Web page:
10% futuristic, 90% conventional

Before we get into writing, let’s take a moment to notice something very interesting about this snippet, and science-fantasy in general. Let’s take each of the futuristic elements (the security matrix, the starships, etc.) and substitute them for something completely ordinary.

He put down his phone and opened his window, gulping in fresh air, trying to cool himself. It was still dark outside. But high above the suburban apartment blocks, the stars were shining. The sight calmed him just a little. He’d lived in this midwest city all his life, yet he never tired of gazing at the stars. They seemed so free, up there in the sky. Nothing could ever harm them.

He could hear the distant roar of traffic, going down the highway. Soon it would be morning, and his mother would wake up.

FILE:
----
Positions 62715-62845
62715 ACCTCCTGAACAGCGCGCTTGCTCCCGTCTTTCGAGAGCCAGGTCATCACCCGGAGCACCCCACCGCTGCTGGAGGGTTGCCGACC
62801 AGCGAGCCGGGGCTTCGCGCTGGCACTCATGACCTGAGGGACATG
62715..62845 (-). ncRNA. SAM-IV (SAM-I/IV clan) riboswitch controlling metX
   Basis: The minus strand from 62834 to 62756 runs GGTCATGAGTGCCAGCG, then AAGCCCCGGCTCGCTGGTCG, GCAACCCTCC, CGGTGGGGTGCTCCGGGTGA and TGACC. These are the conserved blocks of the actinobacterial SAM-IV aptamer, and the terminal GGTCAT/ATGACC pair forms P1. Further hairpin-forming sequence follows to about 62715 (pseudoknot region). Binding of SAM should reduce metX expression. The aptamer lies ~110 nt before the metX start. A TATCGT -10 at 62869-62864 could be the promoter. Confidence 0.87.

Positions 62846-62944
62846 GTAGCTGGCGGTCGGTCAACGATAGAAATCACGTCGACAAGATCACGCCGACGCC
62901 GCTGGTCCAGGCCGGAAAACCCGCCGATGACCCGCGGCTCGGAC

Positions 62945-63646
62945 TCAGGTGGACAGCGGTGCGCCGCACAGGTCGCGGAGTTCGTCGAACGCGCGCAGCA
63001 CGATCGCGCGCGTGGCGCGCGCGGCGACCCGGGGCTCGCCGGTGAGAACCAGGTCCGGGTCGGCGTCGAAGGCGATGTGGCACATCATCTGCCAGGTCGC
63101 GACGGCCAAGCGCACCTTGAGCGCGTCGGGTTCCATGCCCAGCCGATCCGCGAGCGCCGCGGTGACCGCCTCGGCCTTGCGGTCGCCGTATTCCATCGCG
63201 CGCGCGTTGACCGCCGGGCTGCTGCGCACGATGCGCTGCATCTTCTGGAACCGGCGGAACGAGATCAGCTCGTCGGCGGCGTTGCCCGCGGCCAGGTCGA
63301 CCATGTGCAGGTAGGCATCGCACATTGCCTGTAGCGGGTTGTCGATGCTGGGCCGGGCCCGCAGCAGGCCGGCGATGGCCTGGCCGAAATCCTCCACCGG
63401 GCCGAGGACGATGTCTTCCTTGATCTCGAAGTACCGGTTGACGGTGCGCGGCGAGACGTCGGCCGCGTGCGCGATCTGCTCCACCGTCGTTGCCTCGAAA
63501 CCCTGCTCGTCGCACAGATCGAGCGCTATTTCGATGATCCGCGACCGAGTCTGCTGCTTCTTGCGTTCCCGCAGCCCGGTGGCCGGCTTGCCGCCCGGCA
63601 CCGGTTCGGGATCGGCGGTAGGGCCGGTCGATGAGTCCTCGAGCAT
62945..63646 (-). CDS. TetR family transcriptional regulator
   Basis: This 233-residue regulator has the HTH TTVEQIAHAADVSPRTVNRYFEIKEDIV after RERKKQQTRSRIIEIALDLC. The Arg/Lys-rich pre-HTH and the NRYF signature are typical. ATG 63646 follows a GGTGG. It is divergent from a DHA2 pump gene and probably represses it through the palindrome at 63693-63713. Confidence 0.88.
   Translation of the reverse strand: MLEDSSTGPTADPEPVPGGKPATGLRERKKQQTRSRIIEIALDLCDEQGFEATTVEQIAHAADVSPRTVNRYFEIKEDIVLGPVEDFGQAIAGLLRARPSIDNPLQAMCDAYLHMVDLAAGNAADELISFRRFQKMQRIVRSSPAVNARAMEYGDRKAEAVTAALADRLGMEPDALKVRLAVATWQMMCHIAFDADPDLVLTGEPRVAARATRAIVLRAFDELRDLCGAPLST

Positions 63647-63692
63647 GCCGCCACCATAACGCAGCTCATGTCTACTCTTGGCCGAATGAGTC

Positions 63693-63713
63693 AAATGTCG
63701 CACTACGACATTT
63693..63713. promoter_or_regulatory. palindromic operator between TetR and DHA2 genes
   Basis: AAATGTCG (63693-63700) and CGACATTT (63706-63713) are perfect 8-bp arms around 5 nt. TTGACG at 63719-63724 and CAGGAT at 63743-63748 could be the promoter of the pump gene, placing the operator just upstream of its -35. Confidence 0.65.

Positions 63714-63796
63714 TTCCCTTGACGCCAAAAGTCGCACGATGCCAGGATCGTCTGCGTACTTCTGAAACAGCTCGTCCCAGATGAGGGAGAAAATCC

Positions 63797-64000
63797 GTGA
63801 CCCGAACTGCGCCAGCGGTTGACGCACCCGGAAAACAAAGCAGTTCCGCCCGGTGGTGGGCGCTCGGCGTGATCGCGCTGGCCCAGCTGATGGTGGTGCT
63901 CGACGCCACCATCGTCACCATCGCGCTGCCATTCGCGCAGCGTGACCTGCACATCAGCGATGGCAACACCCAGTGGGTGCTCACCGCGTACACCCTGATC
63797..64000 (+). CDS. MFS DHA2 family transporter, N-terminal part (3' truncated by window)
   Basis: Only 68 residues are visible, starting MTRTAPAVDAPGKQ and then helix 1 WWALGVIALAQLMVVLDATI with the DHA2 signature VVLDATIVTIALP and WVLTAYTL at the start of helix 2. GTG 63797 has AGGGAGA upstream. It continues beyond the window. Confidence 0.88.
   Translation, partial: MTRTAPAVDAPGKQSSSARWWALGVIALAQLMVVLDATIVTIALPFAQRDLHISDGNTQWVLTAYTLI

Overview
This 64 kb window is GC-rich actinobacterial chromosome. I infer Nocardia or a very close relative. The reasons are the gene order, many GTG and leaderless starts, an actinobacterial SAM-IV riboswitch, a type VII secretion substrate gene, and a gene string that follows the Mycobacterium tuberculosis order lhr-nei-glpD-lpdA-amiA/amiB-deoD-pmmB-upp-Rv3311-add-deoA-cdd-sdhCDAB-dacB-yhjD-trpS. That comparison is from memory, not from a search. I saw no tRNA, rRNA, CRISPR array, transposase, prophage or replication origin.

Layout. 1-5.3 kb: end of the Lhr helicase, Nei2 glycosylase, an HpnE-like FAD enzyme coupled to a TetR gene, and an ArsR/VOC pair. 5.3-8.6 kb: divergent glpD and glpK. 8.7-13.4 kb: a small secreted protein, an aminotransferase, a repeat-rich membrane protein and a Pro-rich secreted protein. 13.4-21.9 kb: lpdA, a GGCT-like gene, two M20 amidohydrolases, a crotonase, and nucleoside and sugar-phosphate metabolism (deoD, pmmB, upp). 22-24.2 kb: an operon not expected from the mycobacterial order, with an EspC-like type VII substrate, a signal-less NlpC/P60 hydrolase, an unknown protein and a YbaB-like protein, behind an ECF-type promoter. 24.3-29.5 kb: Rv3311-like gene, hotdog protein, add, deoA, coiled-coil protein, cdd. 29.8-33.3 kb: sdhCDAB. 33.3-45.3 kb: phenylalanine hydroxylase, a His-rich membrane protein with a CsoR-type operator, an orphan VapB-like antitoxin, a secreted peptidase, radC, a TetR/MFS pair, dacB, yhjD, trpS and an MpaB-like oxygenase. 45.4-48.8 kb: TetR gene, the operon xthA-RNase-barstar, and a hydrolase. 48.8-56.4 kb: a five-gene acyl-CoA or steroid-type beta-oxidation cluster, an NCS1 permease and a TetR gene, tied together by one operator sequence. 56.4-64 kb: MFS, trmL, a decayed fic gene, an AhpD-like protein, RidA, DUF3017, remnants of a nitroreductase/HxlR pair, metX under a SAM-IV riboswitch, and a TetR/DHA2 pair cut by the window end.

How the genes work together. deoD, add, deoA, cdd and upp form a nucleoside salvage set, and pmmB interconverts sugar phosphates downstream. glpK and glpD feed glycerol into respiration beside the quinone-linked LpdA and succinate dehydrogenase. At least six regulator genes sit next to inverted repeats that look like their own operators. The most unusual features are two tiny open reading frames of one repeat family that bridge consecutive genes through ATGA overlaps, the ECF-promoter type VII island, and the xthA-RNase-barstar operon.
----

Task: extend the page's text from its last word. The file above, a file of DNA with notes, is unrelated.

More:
With just a couple of tweaks, this passage now sounds like it's about a kid living in a regional city who is thinking about moving away.

You’ll notice this fact throughout Phoenix, and across science-fantasy in general: it’s often a very conventional story but with fancy costumes and set design. Instead of a phone, we have a security matrix. Instead of a regional city, we have a remote moon.

Sci-fi and fantasy concept artists (who draw and paint character, environment and prop concepts for games, movies and TV shows) often use this same technique of tacking something ordinary and dressing it up to look fantastic. 

For instance, can you guess what the inspiration for this image was?

Space station

Fidget spinner space station

Just a cheeky little fidget spinner. 

Here's another example, and you can see more comparisons of space-art and household object at SpaceGoose's portfolio on ArtStation:

Space lander and egg cup comparison